Alright, so let’s start with a story of me coping with anxiety!
When I was figuring out whether or not I suffer from anxiety or was this just a “feeling” for me I had to think of ways to deal with it.
And When I discovered that I do indeed suffer from anxiety I had nothing more to do than deal with it, but coping with anxiety is really easier said than done.
Truth is, anxiety is a form of obsession in any way when you think about it. You become obsessed with an idea or maybe even just a thought, and then it sticks in a way that you can’t just shrug off.
So what happens next? You keep thinking about it, without the ability to just “switch off” your metaphorical channels.
And let me tell you this first hand – it sucks.
It’s more than just not being able to do anything worthwhile, it’s about ruining your life and only making your anxiety even worse because of that since your brain is just looking for new things to obsess over when it falls down to this state of mind.
So really, when coping with anxiety the first thing you should do is to block off that obsessive behavior.
You could do so by finding yourself other hobbies, get distracted with work or anything in between, which is fine I suppose.
But in reality, it’s more complicated than that.
A persistent thought won’t go away just because you want it to, it will stick to the backside of your mind, more so if you are actually actively trying to shut it down.
If I told you to not think about elephants, for example, you couldn’t help but think about elephants.
In the context of my request, you would have to think about elephants, since your brain can’t actively stop itself.
Your subconscious is too strong for your conscious efforts – and as such you would need to change yourself subconsciously through your habits.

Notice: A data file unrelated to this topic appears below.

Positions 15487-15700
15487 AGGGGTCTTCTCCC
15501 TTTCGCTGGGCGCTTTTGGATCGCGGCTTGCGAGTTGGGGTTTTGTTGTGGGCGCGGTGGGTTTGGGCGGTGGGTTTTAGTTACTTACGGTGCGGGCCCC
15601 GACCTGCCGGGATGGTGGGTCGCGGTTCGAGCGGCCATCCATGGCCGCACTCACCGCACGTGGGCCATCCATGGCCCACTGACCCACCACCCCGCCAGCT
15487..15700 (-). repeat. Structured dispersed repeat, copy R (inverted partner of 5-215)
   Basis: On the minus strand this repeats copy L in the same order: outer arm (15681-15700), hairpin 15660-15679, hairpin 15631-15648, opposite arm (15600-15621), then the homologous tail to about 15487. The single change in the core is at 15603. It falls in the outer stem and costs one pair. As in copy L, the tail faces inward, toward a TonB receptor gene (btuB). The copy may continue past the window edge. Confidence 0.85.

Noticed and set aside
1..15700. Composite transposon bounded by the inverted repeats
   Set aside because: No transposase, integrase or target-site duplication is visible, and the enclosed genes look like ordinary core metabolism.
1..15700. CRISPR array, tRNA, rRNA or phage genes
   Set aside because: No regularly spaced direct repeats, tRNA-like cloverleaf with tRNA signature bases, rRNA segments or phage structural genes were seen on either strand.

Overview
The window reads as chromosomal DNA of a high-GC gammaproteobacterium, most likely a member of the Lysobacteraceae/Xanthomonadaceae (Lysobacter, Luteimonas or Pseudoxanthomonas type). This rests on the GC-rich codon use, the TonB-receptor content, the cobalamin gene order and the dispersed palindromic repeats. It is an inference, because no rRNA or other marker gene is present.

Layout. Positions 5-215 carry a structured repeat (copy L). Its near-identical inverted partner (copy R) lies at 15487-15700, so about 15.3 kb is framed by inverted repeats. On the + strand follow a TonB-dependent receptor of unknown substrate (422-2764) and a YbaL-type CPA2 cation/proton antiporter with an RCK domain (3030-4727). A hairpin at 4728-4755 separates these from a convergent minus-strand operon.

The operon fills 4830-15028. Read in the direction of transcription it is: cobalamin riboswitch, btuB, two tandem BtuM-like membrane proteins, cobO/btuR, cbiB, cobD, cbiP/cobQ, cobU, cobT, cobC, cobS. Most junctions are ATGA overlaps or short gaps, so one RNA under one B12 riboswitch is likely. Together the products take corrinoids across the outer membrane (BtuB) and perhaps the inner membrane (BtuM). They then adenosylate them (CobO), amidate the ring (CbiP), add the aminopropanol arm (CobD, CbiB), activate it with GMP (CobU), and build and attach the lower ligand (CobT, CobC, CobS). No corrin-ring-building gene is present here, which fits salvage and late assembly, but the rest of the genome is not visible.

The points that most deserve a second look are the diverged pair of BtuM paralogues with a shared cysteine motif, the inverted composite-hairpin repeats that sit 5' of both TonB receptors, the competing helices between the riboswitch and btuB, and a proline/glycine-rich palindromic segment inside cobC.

But what should you do between this and that?
As you should know, habits take time to form, so how should you act before your habits form, let alone take effect over your life?
Well, there’s a lot to cover here, but I present to you – two genuinely powerful tactics to cope with anxiety!
1) Counter against the “what if” mindset
So let’s say you are the average person that suffers from anxiety.
Let me ask you an unrelated question – have you ever gone on, say, a diet, and had trouble sticking to it because *insert some reason here*?
Yeah, that’s pretty irrational, isn’t it? To just make up your mind and then drop the idea because…? Why, really?
Here’s the truth – People are irrational creatures.
Most decisions you make are purely impulsive and emotional, and then you base them on some sort of reasoning to make yourself feel better.
That’s precisely what’s causing your very problem!
You come up with reasons to your problems, not to your solutions!
So let’s say you are the average person that suffers from anxiety, there are a lot of them so it really isn’t all that special.
So far so good? Great!
So you suffer from anxiety revolving around being humiliated in public, what most people would know as social anxiety, and as such you would avoid different social interactions.
So you come up with reasons such as “what if they will just make fun of me” or “I will just sit there and be awkward, what if people think that I am weird?” and things along those lines.
Believe me, I know, I’ve been there.
Here’s the deal though – these are just excuses that you make up to feel better about your decision to avoid people.
If you didn’t have this reasoning you would probably still do the same, but you would end up feeling worse with yourself because this makes you even more “irregular” and “weird” inside your own head, so you need to come up with a justification for your behavior.
Easier said than done really, but here’s one easy and practical trick to use whenever you are faced with such a situation.
ask yourself these two little words: “So what?”
Yep, that’s all you should be doing whenever such a thought pops into your head.
Alright, so let’s break it down – how does this actually works in terms of psychology?
Your brain pops up with a “what if” scenario, and you ask it “so what?” in return.
Now, since anxiety is excessive worry your brain will come up with an excuse for it to use on the spot, to justify itself and them way it is reacting (or overreacting, really).